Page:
Dental pellicle

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The dental pellicle, or acquired pellicle, is a protein film that forms on the surface enamel by selective binding of glycoproteins from saliva that prevents continuous deposition of salivary calcium phosphate. It forms in seconds after a tooth is cleaned or after chewing. It protects the tooth from the acids produced by oral microorganisms after consuming carbohydrates.

Pellicle and plaque formation[edit]

Plaque formation[edit]

Plaque is a biofilm composed of several different kinds of bacteria and their products that develop over the enamel on a layer known as pellicle. The process of plaque formation takes several days to weeks and will cause the surrounding environment to become acidic if not removed.[1] The surface of enamel attracts salivary glycoproteins and bacterial products creating the pellicle layer. This thin layer forms on the surface of the enamel within minutes of its exposure. These glycoproteins include proline rich proteins that allow bacterial adhesion.[2]


The first bacteria to attach to these pellicle glycoproteins are gram positive aerobic cocci such as Streptococcus sanguinis.[2] These bacteria are able to replicate in the oxygen rich environment of the oral cavity and form micro-colonies within minutes after attachment. Other bacteria including Streptococcus mutans are able to grow in these colonies. Streptococcus mutans is important because it is associated with dental caries.[3] These bacteria produce an enzyme known as glucosyltransferase. Glucosyl transferase converts sucrose into exopolysaccharides. These exopolysacharides create a sticky environment that allows other bacteria to attach to the initial colonies and protect them from acidic environments. As the plaque begins to develop and expand, oxygen can no longer diffuse into the colonies.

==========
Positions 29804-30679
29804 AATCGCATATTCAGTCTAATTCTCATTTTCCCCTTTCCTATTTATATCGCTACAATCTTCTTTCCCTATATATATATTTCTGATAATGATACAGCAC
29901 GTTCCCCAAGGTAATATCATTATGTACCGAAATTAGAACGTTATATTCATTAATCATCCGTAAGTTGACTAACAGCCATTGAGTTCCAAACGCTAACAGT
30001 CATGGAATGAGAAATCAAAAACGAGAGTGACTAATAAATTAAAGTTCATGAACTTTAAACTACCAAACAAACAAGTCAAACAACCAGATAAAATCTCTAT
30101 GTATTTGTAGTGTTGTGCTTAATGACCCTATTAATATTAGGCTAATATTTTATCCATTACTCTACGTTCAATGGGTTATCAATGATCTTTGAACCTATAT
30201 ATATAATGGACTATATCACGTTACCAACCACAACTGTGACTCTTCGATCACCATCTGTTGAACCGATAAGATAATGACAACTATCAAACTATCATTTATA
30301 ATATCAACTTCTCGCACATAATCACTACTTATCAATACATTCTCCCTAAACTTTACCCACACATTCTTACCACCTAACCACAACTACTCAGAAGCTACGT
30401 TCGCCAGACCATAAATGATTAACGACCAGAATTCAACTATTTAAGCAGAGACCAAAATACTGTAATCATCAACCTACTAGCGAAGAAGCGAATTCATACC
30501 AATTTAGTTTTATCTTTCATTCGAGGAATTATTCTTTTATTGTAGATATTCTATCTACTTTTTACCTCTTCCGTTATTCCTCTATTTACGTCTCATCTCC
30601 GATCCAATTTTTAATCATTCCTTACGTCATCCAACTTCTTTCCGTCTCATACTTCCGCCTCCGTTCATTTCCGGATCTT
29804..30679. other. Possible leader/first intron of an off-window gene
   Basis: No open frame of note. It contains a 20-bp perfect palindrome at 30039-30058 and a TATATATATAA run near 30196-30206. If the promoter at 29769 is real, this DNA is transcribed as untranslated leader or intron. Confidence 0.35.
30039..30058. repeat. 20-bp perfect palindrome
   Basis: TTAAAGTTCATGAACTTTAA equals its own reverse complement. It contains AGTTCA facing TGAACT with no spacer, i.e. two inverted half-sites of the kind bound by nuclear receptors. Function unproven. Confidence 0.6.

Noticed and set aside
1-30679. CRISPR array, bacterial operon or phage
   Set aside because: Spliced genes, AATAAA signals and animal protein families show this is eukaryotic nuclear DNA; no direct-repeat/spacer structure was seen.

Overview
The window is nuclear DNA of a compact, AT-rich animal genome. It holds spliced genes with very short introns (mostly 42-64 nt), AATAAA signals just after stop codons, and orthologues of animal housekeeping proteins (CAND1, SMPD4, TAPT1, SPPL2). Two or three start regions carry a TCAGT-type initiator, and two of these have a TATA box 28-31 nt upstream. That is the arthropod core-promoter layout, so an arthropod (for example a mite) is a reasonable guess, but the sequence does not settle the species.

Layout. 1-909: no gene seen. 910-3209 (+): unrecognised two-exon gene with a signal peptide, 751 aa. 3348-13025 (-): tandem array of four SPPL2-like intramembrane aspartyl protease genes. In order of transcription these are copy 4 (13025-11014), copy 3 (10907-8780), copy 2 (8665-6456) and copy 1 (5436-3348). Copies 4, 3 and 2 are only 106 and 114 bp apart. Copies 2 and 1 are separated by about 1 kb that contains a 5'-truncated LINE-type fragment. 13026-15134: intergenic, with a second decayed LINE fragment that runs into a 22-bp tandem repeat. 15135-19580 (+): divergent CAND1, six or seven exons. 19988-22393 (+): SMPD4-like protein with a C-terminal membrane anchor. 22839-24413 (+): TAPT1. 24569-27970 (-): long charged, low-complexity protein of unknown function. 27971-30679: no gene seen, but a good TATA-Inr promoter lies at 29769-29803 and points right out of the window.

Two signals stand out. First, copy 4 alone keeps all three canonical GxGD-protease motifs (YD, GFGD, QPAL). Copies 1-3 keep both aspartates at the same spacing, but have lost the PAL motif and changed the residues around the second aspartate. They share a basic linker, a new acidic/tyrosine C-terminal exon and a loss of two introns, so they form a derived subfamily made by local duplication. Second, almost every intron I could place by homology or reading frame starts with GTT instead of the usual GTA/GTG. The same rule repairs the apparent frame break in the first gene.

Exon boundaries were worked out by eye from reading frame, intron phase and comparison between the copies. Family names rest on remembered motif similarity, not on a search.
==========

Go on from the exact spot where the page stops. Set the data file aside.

After a few days anaerobic gram negative cocci, rods, and filaments begin to colonize the plaque.[4] After several weeks the cocci, rods, and filaments grow together forming colonies known as corncobs. This anaerobic environment causes facultative anaerobes such as S. mutans and Lactobacilli to break down sucrose through fermentation pathways. These bacteria produce lactic acid as a metabolic byproduct.[5] If the concentration of lactic acid becomes high enough it can cause the pH around the plaque to drop below 5.5 and demineralization will occur.[3]


  1. ^ Samaranayake, Lakshman. Essential Microbiology for Dentistry, 3rd Edition. Churchill Livingstone, 092006.
  2. ^ a b Newman, Michael G. Carranza's Clinical Periodontology, 10th Edition. Saunders Book Company, 072006. 9.4.2.
  3. ^ a b Roberson, Theodore. Sturdevant's Art and Science of Operative Dentistry, 5th Edition. C.V. Mosby, 042006. 3.2.2.
  4. ^ Harris, Norman O. Primary Preventive Dentistry, 6th Edition. Prentice Hall, 082003. 2.4).
  5. ^ Miller, Chris H. Infection Control and Management of Hazardous Materials for the Dental Team, 3rd Edition. Mosby, 092004.